DVS – which is short for ” Digital Vinyl System” – is one of the oldest forms of digital DJing. It uses special timecode records and CDs (or timecode file loaded on USB sticks) paired with turntables or DJ media players to control laptop DJ software.
Once you enable DVS in your software, you get a choice of four play modes instead of just the one mode you get without DVS. Each mode performs differently, and learning how and when to use each mode is the key to getting the most out of any DVS.
1. Absolute Mode
This mode provides the most “vinyl-like” experience. Like a real piece of vinyl, the song starts at the very beginning of the timecode record and you are able to skip around the song by lifting the needle and placing it at different points on the timecode record. However, this does mean that if the needle skips, the song will skip too – just like it would with a real vinyl record.
This mode was popular in the early stages of digital DJing as DJs were making the jump from using vinyl to using a computer. It strips the DVS to the very basics, making the transition more comfortable for experienced DJs. It is also the most “purist” way of using your DVS, however this simplicity comes at a price: many of the features that digital DJs have come to love such as cue points and looping are not available in Absolute Mode.
2. Relative Mode
This mode basically turns your record deck or media player platter into a jogwheel, similar to a DJ controller’s jogwheel.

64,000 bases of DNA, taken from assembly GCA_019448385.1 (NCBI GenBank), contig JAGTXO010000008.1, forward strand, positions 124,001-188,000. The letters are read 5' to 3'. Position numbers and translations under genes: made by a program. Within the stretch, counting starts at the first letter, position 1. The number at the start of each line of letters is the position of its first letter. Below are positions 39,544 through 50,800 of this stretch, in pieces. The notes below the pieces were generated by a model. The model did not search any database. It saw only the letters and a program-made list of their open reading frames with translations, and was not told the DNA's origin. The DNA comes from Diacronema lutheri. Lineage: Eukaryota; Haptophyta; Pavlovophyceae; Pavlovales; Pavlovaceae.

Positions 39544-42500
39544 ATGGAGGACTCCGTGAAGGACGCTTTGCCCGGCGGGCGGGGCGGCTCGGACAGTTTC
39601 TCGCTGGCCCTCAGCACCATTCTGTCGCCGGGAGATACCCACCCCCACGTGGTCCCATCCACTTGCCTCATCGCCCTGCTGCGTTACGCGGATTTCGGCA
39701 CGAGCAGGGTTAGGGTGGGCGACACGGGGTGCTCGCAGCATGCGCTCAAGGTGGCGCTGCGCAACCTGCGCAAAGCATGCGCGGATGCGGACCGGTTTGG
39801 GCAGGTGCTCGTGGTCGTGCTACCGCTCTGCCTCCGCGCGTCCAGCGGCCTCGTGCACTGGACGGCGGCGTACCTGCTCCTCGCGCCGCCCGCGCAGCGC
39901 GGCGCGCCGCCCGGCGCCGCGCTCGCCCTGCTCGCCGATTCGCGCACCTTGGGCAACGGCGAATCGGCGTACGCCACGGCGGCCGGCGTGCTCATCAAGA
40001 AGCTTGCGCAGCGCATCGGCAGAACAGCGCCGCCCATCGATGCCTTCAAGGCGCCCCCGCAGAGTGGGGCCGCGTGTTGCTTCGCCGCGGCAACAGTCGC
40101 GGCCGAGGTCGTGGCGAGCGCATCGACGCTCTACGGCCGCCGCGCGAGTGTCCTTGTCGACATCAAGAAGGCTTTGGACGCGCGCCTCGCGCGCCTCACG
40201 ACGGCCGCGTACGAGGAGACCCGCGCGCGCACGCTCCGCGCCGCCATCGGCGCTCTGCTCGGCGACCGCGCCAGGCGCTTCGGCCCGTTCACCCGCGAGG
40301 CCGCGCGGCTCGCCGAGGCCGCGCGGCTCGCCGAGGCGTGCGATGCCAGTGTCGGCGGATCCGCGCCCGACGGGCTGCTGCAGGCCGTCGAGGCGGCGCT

Unlike Absolute Mode, your needle position on the timecode vinyl doesn’t matter. The song will play as long as the timecode record is playing, which means if the record skips, the song will continue playing as normal. It will not jump forwards or backwards as a real skipping vinyl record would (or as if you were in Absolute Mode).
This feature is a huge benefit when playing in a loud environment with heavy bass which could make the needle more likely to skip.
Relative Mode also allows for all the modern features that have become standard for digital DJ software. If you are looking for the tactile feel that vinyl provides, but would like to use features like hot cues, looping, and even sync, then Relative Mode is what you are looking for.
Most DJs who use DVS play in Relative Mode because of all of these added benefits when compared to Absolute Mode.
3. Internal Mode
Internal Mode bypasses the timecode signal completely. It allows you to control the software with either your mouse and keyboard or with a DJ controller. If you use software such as Serato DJ Pro, Traktor Pro, Virtual DJ, or Rekordbox DJ a controller, you are using that software in Internal Mode by default.
Internal Mode is also used with certain media players such as Pioneer CDJs when accessing HID Mode. HID Mode essentially turns the media player into a controller (ie it sends Midi to your laptop) instead of using it to play the timecode via CD or USB flash drive.
4. Thru Mode
This mode will change the deck into an auxiliary channel allowing you to play a source outside of the software. For example if you are using turntables and would like to play a real vinyl record during a DVS set, you would need to put the deck in Thru Mode. This tells the software that you’re playing from an external source, letting you bypass the virtual decks.
Newer DVS DJs are sometimes unsure when and why to use the different modes that their DVS has to offer. Although most will spend the majority of their time with a DVS using Relative Mode, each mode can be used effectively in certain situations. For example, learning to use Internal Mode with the mouse and keyboard when having signal issues has saved me more times than I can count, and if I hadn’t taken the time to learn this technique I wouldn’t have made it through many gigs.
The four different DVS modes can all be useful in certain situations, and the better you understand the features your digital DJ software has, the more you can get out of it.
Do you spin with a DVS? Which mode do you prefer – Relative or Absolute? Why? Let us know below.